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Will Fraud Win the Election?

I’ve written numerous times about voter registration fraud this election cycle. Most recently about the the Obama campaign worker visiting from California who is (was) planning on voting absentee in New Mexico. Does that mean that I’m worried that fraud will win this election? In a word, “No.”

However, I am concerned about the lack of interest in preventing and prosecuting voter fraud. When we start ignoring the little crimes, we create an environment that allows lawlessness to flourish. Before the Republican presidential primary campaigns had gotten underway, I was a big fan of Rudy Giuliani’s. I was a fan not because of the leadership he showed post-9/11 (albeit admirable), but because of the leadership he showed pre-9/11. Specifically, the leadership in fighting crime in New York City.

Since I started attending New York University in the pre-Giuliani period, I experienced first hand the deterioration of a great city by the decision of previous administrations to ignore the little crimes (i.e. turnstyle jumping in subways and agressive panhandlers). I also saw the post-Giuliani improvement by concentrating on ridding the city of those crimes.

Now, this is not to say I stayed a fan of Giuliani as the campaign continued. I didn’t. He lost me because of his interest in continuing taxpayer funded abortions. Notice, I didn’t say his pro-choice stance, which I disagreed with but was willing to ignore – politics is all about compromise.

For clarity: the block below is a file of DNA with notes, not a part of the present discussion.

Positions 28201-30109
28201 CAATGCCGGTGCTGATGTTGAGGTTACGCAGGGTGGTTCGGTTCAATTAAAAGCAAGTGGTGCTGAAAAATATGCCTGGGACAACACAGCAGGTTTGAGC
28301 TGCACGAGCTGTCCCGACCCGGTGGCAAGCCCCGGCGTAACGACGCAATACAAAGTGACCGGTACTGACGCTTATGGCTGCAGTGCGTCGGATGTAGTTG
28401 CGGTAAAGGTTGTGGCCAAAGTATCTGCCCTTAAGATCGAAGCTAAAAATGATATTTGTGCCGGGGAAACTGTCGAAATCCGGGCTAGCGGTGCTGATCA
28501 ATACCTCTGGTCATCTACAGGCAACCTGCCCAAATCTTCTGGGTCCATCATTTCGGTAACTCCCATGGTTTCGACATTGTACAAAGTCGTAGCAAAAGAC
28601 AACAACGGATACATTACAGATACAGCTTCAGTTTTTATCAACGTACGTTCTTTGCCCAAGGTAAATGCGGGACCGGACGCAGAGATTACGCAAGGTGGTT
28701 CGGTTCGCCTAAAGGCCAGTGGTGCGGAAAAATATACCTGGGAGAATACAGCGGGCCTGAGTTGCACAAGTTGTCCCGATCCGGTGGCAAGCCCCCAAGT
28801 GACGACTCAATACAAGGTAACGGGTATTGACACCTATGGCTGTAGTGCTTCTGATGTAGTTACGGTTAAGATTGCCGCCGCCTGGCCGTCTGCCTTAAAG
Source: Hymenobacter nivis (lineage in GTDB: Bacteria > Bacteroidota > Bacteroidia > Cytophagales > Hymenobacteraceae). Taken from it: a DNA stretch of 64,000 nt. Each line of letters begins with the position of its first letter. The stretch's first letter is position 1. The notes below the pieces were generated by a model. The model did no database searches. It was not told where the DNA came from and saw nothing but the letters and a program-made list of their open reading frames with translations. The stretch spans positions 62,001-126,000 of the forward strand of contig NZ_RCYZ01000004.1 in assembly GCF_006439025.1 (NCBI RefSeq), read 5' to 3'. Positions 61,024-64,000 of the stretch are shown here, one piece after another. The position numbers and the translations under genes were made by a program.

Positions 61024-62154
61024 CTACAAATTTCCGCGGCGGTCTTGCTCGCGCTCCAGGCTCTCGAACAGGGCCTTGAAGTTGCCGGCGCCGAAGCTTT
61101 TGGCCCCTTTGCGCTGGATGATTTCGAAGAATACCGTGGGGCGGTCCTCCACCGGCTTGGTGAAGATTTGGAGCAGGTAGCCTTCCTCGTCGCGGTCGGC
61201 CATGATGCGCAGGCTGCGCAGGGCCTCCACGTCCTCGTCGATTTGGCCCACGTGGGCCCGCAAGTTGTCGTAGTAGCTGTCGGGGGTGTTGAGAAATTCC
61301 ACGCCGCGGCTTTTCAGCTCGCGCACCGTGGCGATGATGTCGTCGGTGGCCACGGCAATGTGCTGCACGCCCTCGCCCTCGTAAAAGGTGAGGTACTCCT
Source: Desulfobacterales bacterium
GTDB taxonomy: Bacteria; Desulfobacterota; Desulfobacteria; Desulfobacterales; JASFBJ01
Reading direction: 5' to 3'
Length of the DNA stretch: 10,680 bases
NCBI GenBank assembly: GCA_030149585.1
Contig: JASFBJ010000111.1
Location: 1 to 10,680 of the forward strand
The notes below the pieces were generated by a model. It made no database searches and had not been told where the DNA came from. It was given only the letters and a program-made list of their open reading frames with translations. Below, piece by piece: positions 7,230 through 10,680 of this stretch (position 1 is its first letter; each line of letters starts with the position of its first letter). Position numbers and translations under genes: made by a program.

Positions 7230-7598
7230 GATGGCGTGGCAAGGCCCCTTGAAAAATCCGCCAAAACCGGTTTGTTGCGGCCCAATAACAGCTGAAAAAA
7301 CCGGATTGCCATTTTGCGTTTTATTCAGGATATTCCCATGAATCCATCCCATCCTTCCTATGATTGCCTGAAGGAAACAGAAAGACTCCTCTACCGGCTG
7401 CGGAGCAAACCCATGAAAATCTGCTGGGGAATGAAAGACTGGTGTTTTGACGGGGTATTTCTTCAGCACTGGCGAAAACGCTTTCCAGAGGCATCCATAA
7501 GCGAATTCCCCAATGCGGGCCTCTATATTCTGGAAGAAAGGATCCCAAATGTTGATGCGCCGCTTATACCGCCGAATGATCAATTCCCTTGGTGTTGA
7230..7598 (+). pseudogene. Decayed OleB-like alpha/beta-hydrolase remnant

What does this all have to do with the outcome of today’s election? Well, I do believe on a national basis we are going to see a Democratic sweep (hey, I’m partisan, but I’m also a realist), and I do believe the Democrats will be in a position to institute wide-scale change. I just don’t believe we will all be better of as the result of it.

One of my fears is that while these changes are going on, those in power will become less and less concerned with the integrity of the process, and when that happens what starts as a little voter fraud will eventually snowball into wide-scale fraud that will result in the collapse of a system (think housing and stock markets).

Regardless, of which side of the aisle you are on, if you believe in a Democratic process, you better take an interest in the integrity of that process. Remember, balances of power shift all of the time. It is up to those in power to enforce the rules of the game. After all, keep in mind that power shifts are like a pendulum, the further they shift to the left in one cycle means the further they will shift to the right in another cycle. And, you won’t like the results when that shift occurs again if institutional fraud is part of the game. And you know what? Neither will I.